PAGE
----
The Champoeg name itself has an unknown origin. Some theories are that it was the Native American's name for the spot along the Willamette River, originally Champooik. Other theories are that it is of French origin, or a French variation on the Native American term. The name would also be used as the name of one of the early districts of the government, later becoming Marion County, Oregon.


In 1841 the early settlers found themselves in need of a government after the death of pioneer Ewing Young. Young had accumulated much wealth as a successful rancher following the Willamette Cattle Company events of 1837 when he and a group of other settlers herded over 600 head of cattle from California to Oregon.[6] This made him very wealthy and intertwined him economically with many of the other pioneers in the valley. Young had died without a will or heir, thus necessitating a need for a probate court, because otherwise people were sure that his estate would have been disposed for the Hudson's Bay Company, the Catholic Jesuit Priests from Canada, or the Protestant Methodist Mission from the United States, as that had been happening in the past.[7][4] Several meetings occurred over the subsequent months which included François Norbert Blanchet, William J. Bailey, Mr. Charlevon, David Donpierre, Gustavus Hines, William Johnson, Jason Lee, Étienne Lucier, Robert Moore, Josiah Lamberson Parrish, Sidney Smith, and David Leslie.[8]

The first meeting was held on 17 February 1841 and chaired by Jason Lee, who suggested a set of measures that would establish a civil government. Amongst the measures was for a single criminal system applicable to all Oregon pioneers not employed by the Hudson's Bay Company. The proposed positions included a governor, an attorney general, justices of the peace, road commissioners, and even two people to serve as overseers of the indigent.[8][9] This initial proposal was rebuked by François Blanchet who counter-proposed a looser system with the post of a judge and not a governor as the highest position.[10]

Held on the following day, the second meeting was chaired by David Leslie. To mollify the French-Canadian discontent over a potential governorship, Doctor Ira Babcock, a physician from the Methodist Mission, was elected as Supreme Judge, using the laws of New York as his guide to probate any estates.[11] However, the contemporary and historian William H. Gray in his book A History of Oregon, 1792-1849 explained that there would not have been any copy of the laws of New York but that instead Babcock acted "just as he pleased".[4] That means that in fact he did not only lead the judicial branch but also the legislative and executive.[4] The only other estate that Babock administered over was that of Cornelius Rogers, previously a laborer of the ABCFM stations [12] who died in February 1843.[13] Other positions created and filled by the group included: George LeBreton as Clerk of the Courts and Public Recorder; William Johnson as High Sheriff; William McCarty, Pierre Belleque, and Havier Laderant as constables; Joseph Gervais, William Cannon, Robert Moore and Lewis H. Judson as justices of the peace.[4] Additionally a constitutional committee of seven was established to be chaired by Blanchet, along with three Americans and three French-Canadians to discuss further measures.[8]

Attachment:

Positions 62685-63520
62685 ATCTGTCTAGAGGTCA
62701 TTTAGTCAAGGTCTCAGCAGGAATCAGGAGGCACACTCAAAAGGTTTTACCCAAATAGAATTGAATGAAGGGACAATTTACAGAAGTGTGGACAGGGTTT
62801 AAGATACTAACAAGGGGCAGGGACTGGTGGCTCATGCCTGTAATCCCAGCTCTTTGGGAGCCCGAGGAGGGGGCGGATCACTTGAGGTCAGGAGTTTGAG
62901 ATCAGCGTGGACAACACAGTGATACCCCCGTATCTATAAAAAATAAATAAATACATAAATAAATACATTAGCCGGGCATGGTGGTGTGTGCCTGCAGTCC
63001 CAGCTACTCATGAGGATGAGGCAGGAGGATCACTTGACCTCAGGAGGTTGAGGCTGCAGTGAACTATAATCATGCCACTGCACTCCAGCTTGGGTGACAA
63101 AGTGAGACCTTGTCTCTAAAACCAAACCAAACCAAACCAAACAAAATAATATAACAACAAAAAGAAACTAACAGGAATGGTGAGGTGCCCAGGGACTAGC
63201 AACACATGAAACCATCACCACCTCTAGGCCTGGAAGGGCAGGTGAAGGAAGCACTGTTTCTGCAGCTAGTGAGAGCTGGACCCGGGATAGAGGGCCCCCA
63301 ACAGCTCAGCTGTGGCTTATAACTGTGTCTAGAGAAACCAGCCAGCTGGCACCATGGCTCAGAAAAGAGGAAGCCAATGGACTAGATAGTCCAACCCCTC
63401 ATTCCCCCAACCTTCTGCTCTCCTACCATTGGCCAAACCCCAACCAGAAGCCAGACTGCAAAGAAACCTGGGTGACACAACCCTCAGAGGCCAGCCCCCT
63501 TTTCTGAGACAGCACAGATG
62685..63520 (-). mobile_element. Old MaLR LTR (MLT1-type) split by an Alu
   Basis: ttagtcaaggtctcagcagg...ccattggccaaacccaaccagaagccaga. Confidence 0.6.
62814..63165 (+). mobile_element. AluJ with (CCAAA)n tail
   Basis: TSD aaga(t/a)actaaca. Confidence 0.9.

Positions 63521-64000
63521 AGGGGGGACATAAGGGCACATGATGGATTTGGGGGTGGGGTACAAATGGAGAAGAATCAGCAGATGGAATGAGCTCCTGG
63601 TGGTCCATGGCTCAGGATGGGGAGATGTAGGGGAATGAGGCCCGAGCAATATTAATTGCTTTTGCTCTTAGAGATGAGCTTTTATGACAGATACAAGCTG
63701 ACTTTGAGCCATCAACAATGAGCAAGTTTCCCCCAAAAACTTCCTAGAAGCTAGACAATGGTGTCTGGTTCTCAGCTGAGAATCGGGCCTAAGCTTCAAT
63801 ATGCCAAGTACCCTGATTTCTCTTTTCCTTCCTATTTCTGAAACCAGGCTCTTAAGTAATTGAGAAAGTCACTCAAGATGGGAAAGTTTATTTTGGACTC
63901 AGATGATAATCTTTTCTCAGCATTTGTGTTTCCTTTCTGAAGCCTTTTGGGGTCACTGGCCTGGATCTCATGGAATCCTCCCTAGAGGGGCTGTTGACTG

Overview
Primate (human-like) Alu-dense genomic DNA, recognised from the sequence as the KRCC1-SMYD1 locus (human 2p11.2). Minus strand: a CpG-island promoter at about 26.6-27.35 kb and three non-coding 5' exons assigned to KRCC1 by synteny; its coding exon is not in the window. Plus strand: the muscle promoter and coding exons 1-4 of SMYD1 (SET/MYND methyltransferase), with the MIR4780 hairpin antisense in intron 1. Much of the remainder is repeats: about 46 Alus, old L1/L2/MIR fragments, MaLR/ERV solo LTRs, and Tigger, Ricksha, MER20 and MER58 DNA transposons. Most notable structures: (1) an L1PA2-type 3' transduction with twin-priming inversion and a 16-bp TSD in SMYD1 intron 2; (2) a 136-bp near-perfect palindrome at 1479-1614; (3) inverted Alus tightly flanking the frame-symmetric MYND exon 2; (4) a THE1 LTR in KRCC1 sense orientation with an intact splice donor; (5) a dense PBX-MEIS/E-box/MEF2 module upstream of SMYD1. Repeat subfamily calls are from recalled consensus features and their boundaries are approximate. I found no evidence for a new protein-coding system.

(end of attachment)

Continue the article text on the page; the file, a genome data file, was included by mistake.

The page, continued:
During the next meeting commenced on 1 June, Blanchet reported the constitutional committee had not met and requested a reprieve from his duties.[8] William J. Bailey was appointed as the new chairman, and the committee was advised to consult with Commodore Wilkes of the U.S. government and Dr. McLoughlin of the Hudson’s Bay Company concerning forming a government.[8] The group decided on subsequent meetings to be held on 1 August and on 5 October. Meeting with five men, Wilkes judged their motivation based on getting "settlers to flock in, there by raising the value of their farms and stock"; consequently he advised the group to wait for the United States to project rule over them.[14] McLoughlin was equally unsupportive of the considered organization. These reactions discouraged the constitutional committee from ever meeting, nor were the planned general meetings convened.[7] Despite falling short of the original goals set by Lee, these meetings helped create "an organized community" in the Willamette Valley.[15]


In Oregon City at the Oregon Lyceum pioneers debated the aspects of forming a government or forming an independent country.[16] Those favoring an independent nation were led by Lansford Hastings, then employed by Dr. McLoughlin, while George Abernethy led those opposed to a new country.[16] Ultimately those favoring waiting for the United States to take ownership of the region won out in the debates.[16] Hastings noted that if the United States hadn't "extended her jurisdiction" within in a few years many "were favorable to declaring themselves independent... of all powers of the world."[17] On September 22, 1842, Dr. Elijah White organized and spoke at a meeting at Champoeg.[18] His purpose was to inform the settlers that he had been commissioned by the United States War Department as a sub-Indian Agent.[18] Additionally, he implied that the pioneers could select him as a magistrate for the region.[18] However, White was not popular among the settlers and this led to additional discussions about forming a government.[18]